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Chapter III.—(5.) The Fifth Breviate.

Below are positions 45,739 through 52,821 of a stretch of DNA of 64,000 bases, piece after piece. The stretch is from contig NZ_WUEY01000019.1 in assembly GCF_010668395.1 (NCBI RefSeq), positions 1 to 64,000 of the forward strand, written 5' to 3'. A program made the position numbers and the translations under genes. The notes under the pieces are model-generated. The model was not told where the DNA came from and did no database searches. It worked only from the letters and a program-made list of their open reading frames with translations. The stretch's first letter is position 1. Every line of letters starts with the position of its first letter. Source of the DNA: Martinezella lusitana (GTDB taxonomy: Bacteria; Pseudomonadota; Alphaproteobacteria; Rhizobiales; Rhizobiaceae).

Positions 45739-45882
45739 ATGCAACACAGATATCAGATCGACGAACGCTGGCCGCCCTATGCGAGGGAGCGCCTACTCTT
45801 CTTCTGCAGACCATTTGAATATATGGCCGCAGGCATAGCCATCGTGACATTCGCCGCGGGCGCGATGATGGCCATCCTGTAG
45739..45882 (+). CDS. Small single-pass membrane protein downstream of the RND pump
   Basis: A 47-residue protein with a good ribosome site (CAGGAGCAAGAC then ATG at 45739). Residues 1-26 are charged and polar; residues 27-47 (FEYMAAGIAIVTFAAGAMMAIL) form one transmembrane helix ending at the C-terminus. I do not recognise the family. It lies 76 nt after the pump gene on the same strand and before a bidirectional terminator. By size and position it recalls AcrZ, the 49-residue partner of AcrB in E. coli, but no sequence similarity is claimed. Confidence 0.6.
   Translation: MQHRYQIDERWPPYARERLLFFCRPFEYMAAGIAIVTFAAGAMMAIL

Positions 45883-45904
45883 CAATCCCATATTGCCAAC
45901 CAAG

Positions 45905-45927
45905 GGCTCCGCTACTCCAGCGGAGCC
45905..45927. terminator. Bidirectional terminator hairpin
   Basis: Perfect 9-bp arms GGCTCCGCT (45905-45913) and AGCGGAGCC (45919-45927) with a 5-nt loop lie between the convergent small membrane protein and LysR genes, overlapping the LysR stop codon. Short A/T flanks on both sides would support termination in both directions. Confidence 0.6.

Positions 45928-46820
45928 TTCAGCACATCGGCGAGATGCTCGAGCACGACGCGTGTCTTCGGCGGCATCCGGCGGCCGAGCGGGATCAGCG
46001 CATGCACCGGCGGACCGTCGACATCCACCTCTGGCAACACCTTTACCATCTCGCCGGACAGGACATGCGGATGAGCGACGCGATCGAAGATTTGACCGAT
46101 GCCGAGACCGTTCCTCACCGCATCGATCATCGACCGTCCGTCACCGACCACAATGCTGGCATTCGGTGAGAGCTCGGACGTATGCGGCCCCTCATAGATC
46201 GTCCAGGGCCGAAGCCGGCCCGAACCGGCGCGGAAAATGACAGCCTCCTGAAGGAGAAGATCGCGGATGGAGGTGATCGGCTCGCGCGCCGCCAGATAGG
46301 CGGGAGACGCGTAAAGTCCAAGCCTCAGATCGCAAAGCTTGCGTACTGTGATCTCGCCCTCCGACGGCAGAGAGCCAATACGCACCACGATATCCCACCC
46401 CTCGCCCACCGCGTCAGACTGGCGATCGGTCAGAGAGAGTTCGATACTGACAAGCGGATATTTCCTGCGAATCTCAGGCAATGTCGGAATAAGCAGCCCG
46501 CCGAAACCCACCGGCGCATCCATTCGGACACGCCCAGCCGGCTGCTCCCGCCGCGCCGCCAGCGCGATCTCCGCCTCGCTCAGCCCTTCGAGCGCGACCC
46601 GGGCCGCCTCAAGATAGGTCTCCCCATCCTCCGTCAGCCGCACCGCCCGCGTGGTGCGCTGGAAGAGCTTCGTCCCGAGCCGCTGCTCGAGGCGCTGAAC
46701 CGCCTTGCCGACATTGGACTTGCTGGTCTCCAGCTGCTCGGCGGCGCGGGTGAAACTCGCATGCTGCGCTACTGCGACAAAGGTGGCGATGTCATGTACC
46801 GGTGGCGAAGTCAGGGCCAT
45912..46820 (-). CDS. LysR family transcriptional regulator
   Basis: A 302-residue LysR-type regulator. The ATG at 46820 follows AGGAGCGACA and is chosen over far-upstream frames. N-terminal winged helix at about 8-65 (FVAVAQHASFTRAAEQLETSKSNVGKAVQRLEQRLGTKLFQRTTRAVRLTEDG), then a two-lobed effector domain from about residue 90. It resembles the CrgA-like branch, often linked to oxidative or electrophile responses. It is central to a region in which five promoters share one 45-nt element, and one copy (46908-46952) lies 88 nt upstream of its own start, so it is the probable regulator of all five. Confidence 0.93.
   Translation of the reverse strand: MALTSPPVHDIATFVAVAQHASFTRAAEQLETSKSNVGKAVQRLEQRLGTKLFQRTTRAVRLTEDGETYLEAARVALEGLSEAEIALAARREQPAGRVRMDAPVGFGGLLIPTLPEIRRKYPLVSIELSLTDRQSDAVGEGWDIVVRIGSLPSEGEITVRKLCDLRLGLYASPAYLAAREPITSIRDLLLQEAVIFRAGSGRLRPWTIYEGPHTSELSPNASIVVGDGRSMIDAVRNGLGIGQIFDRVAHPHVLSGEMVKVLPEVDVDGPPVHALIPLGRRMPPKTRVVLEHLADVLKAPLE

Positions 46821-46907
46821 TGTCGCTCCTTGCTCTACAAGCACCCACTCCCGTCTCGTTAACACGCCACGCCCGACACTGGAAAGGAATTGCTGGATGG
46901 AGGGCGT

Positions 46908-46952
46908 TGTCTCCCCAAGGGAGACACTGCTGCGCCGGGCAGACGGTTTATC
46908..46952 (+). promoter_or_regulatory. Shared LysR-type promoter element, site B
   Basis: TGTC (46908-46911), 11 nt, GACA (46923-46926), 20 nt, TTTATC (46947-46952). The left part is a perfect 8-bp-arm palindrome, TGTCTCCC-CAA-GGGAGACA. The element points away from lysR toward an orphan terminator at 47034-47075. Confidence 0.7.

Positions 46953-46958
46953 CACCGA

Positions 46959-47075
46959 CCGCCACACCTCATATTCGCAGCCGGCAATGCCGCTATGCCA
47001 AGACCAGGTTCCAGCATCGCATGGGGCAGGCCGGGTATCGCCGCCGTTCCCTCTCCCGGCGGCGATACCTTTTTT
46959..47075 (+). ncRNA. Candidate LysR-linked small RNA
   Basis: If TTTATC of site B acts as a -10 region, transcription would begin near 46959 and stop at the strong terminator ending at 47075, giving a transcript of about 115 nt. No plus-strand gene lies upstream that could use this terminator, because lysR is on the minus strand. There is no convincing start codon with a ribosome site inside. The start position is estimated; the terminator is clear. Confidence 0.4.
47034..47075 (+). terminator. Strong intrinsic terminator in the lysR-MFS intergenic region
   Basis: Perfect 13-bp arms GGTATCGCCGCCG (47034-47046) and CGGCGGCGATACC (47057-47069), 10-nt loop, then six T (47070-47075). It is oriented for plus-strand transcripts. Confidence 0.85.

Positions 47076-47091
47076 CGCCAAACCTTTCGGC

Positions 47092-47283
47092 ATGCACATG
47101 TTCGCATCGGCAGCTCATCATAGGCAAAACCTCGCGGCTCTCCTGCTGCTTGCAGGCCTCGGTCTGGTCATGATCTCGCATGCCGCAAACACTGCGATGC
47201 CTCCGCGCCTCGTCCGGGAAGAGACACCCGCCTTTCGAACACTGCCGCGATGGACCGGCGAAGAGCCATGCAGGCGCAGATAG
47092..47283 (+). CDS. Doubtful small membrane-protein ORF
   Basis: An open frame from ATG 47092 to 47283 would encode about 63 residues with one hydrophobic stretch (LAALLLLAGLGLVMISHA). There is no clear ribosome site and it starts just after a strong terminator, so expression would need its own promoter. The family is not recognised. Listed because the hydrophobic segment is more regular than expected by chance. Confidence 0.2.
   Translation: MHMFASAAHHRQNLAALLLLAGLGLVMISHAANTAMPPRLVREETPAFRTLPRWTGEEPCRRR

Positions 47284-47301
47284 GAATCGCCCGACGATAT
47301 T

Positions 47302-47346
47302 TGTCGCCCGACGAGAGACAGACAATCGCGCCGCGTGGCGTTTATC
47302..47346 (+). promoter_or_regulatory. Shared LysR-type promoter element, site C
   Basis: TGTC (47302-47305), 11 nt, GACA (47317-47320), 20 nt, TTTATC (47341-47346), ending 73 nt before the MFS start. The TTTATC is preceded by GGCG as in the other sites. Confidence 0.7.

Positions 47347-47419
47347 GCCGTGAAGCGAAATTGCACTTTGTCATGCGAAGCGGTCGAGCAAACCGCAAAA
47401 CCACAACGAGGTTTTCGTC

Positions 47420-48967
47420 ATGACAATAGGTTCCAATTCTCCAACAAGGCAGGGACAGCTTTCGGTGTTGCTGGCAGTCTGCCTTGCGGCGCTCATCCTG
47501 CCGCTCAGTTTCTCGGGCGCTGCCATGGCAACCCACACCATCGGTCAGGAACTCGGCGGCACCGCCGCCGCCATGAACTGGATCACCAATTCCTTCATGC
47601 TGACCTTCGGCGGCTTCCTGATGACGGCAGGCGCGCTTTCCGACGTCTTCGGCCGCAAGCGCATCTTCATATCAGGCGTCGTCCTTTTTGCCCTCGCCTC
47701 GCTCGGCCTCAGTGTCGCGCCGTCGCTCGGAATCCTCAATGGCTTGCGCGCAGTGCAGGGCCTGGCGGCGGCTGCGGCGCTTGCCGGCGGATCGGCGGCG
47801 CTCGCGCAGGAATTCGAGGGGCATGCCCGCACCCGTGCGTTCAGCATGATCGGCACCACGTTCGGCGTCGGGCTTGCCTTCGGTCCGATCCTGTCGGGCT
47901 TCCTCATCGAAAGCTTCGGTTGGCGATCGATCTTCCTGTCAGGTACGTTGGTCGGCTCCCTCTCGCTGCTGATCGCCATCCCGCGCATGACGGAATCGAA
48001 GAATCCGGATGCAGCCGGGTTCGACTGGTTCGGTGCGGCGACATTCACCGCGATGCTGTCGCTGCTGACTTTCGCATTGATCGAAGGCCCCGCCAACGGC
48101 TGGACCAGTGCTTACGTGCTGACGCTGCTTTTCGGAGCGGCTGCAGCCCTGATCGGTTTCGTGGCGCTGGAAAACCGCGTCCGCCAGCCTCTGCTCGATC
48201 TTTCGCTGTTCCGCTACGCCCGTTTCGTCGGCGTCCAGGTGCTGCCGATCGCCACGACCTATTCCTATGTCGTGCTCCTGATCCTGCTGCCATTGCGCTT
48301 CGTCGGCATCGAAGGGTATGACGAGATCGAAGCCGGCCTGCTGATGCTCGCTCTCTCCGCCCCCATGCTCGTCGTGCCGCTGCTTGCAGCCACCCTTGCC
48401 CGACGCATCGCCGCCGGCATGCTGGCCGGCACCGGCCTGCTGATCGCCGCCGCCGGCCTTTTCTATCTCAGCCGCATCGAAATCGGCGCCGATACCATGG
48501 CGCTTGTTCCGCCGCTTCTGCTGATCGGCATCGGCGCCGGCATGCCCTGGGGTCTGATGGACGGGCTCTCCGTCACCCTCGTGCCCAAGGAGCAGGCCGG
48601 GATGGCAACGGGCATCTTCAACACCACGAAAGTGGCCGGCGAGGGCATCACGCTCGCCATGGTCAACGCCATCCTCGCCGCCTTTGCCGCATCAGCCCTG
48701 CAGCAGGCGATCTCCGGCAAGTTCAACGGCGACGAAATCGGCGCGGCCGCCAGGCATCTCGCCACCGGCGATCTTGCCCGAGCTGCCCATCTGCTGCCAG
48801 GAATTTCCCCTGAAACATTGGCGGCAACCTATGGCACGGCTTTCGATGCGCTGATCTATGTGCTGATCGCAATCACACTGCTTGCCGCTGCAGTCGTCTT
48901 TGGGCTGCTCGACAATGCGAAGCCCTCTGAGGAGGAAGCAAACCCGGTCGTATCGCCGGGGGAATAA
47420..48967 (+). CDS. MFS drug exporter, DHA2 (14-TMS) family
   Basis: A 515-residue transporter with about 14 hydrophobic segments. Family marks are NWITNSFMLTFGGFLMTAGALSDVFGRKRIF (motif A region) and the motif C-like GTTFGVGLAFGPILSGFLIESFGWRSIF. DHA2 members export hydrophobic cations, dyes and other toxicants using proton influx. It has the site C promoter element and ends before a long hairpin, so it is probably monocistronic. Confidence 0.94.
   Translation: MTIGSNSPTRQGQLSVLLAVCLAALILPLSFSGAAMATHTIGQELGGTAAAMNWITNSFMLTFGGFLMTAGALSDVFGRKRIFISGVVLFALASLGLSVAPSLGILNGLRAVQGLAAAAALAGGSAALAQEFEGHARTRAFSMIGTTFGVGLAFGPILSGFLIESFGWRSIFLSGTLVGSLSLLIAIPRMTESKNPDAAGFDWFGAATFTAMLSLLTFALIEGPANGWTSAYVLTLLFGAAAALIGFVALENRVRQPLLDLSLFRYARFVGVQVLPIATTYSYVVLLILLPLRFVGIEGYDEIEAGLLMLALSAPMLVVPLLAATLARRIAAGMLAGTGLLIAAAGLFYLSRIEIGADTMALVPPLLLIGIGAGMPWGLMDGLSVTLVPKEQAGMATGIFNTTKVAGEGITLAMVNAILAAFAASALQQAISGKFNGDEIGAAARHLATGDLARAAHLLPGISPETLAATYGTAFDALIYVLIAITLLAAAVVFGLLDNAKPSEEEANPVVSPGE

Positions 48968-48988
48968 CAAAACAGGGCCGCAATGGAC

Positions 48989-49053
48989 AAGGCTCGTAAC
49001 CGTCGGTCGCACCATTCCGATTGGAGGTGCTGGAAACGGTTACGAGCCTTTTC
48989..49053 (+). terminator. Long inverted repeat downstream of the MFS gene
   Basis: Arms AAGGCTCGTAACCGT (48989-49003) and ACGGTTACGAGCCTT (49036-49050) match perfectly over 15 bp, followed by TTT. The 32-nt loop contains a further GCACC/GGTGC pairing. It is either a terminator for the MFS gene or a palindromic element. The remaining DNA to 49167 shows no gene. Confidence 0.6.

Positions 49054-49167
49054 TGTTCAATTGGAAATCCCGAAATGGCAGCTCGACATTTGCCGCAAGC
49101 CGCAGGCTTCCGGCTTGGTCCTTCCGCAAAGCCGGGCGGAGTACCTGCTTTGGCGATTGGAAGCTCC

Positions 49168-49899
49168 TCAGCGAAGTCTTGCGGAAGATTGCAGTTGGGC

V. “We must again,” he says, “inquire whether a man ought to be without sin. Beyond doubt he ought. If he ought, he is able; if he is not able, then he ought not. Now if a man ought not to be without sin, it follows that he ought to be with sin,—and then it ceases to be sin at all, if it is determined that it is owed. Or if it is absurd to say this, we are obliged to confess that man ought to be without sin; and it is clear that his obligation is not more than his ability.” We frame our answer with the same illustration that we employed in our previous reply. When we see a lame man who has the 161opportunity of being cured of his lameness, we of course have a right to say: “That man ought not to be lame; and if he ought, he is able.” And yet whenever he wishes he is not immediately able; but only after he has been cured by the application of the remedy, and the medicine has assisted his will. The same thing takes place in the inward man in relation to sin which is its lameness, by the grace of Him who “came not to call the righteous, but sinners;”13741374     Matt. ix. 13. since “the whole need not the physician, but only they that be sick.”13751375     Matt. ix. 12.


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